Cover

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Frontmatter

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Contents

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List of Illustrations

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Acknowledgments

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pp. ix-ix

This book would not have been possible without the guidance of Julie Reuben, who has provided encouragement and constructive comments throughout this process. I have been blessed by her advising. I am also grateful . . .

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Introduction: Academic Populism

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pp. 3-17

In the fall of 1895, the University of Chicago sacked Edward Bemis, a controversial sociology professor who supported labor unions and public ownership of utilities. While editorializing about Bemis’s fate, . . .

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1. Preludes to Populism: Anti-Elitism and Higher Education, 1820–1885

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pp. 18-34

In 1877, the regents of the University of the State of New York warned that meddlesome politicians might pervert institutions of higher education. “Happy is the community,” concluded the regents, whose colleges . . .

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2. Scaling the Gilded Halls of the University: Populism and Campus Politics

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pp. 35-60

The Populist movement celebrated the virtue of citizens who hailed from outside of privileged circles. The Nebraska Independent, for instance, paid tribute to members of the hardscrabble “lower classes,” who . . .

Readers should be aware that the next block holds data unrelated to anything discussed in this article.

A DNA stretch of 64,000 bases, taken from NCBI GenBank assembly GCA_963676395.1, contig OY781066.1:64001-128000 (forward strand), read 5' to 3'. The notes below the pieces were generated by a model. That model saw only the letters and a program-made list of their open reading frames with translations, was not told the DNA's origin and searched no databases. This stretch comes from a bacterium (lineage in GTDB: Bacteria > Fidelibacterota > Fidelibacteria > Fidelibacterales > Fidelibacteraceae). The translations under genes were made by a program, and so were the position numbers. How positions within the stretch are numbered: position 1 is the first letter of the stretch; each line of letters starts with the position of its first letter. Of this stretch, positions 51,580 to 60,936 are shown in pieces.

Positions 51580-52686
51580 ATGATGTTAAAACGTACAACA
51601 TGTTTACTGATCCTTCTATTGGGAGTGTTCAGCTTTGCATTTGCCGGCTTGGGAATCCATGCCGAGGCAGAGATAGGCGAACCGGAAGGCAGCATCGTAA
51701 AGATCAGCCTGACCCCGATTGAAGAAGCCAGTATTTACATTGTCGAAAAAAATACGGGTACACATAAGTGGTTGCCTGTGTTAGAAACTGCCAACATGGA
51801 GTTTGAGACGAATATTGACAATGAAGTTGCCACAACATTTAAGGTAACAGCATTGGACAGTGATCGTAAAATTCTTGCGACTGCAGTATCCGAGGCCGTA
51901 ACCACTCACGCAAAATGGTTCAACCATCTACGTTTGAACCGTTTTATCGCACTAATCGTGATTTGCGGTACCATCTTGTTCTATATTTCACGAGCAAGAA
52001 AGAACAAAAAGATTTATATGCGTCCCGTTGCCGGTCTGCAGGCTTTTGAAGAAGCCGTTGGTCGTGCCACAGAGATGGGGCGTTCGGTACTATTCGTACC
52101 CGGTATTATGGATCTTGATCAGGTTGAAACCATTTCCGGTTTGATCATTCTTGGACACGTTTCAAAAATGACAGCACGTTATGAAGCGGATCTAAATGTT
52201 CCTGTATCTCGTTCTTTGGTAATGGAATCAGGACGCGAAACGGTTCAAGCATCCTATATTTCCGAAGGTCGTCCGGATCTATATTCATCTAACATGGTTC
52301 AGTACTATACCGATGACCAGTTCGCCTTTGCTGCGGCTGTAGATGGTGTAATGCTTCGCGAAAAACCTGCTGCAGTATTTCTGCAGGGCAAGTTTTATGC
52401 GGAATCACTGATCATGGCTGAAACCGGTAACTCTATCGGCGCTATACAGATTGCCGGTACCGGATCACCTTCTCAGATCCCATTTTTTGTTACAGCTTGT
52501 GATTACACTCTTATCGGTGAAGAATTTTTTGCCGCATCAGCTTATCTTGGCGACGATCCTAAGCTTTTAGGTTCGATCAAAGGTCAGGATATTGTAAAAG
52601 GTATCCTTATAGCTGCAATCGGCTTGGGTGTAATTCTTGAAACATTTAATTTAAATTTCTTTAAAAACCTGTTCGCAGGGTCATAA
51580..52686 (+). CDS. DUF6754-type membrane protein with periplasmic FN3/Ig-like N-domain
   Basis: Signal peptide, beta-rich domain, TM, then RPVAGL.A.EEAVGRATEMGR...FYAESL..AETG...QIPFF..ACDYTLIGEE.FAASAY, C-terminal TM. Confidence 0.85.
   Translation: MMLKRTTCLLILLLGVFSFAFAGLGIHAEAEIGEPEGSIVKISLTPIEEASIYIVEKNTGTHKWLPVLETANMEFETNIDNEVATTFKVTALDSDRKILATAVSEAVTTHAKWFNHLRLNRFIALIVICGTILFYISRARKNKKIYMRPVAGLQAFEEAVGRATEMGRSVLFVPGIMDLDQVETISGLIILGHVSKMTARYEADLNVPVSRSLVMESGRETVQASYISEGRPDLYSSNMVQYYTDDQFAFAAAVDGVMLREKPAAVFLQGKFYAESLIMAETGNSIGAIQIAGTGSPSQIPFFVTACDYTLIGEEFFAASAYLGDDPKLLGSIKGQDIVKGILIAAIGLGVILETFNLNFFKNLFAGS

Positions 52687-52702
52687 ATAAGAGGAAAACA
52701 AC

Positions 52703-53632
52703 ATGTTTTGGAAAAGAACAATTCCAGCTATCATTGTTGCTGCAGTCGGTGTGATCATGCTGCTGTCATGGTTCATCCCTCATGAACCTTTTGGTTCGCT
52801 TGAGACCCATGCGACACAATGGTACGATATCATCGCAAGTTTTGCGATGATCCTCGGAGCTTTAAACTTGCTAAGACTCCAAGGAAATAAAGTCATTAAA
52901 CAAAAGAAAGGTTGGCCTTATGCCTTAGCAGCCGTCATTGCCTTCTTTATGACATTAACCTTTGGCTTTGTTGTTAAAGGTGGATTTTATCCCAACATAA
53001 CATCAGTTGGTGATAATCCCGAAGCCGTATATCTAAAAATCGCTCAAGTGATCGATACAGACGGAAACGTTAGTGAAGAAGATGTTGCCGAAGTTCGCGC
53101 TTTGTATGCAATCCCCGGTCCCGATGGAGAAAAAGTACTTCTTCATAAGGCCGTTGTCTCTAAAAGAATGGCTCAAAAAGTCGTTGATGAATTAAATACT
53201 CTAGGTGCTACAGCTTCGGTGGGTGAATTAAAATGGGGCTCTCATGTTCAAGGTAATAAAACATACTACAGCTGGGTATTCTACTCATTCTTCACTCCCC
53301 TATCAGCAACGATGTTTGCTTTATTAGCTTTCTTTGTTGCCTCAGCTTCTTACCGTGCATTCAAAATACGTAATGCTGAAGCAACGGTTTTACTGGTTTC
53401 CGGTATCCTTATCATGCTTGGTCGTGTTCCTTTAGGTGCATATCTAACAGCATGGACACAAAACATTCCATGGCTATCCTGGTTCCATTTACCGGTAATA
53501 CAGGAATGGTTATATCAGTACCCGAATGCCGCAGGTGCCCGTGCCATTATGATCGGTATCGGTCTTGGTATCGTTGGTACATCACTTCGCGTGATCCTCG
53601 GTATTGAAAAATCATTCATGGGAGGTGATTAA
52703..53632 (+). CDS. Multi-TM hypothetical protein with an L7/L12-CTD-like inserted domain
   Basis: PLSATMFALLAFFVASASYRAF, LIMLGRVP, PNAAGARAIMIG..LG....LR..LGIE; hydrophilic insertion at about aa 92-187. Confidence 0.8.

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3. The Greatest Good for the Greatest Number: Populism and Academic Access

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pp. 61-82

In November 1897, Kansas State Agricultural College (KSAC) president Thomas E. Will received a letter from William Coleman, a thirty-three-year- old manufacturer of hosiery. Although Coleman had . . .

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4. Looking Forward: Populism and Economic Access

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pp. 83-100

During the late nineteenth century, the idea of mass higher education could seem like a distant fantasy. In his utopian novel Looking Backward (1887), Edward Bellamy imagined that it would take over . . .

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5. Producers and Parasites: The Populist Vision of College Curriculum

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pp. 101-125

In 1899, during the final throes of the Populist movement, Thorstein Veblen argued that wealthy Americans favored the traditional college curriculum because it epitomized the luxury of “wasted time.” According to . . .

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6. The Tastes of the Multitude: Populism, Expertise, and Academic Freedom

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pp. 126-146

In April 1897, when the fusionist governing board of Kansas State Agricultural College (KSAC) replaced several veteran professors, student editors at the University of Kansas (KU) “shudder[ed] at the spectacle . . .

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7. Watchdogs of the Treasury: Populism and Public Funding for Higher Education

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pp. 147-166

In 1887, President Samuel S. Laws of the University of Missouri learned of the demise of “Emperor,” the second largest elephant in captivity. Convinced that the circus elephant could become the centerpiece for . . .

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Conclusion

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pp. 167-181

Kansas State Agricultural College (KSAC) never named a building in honor of Thomas E. Will—he is the only former KSAC president who has not been thus memorialized.1 In Kansas, Nebraska, North Carolina, and . . .

Notes

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pp. 183-252

Index

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pp. 253-268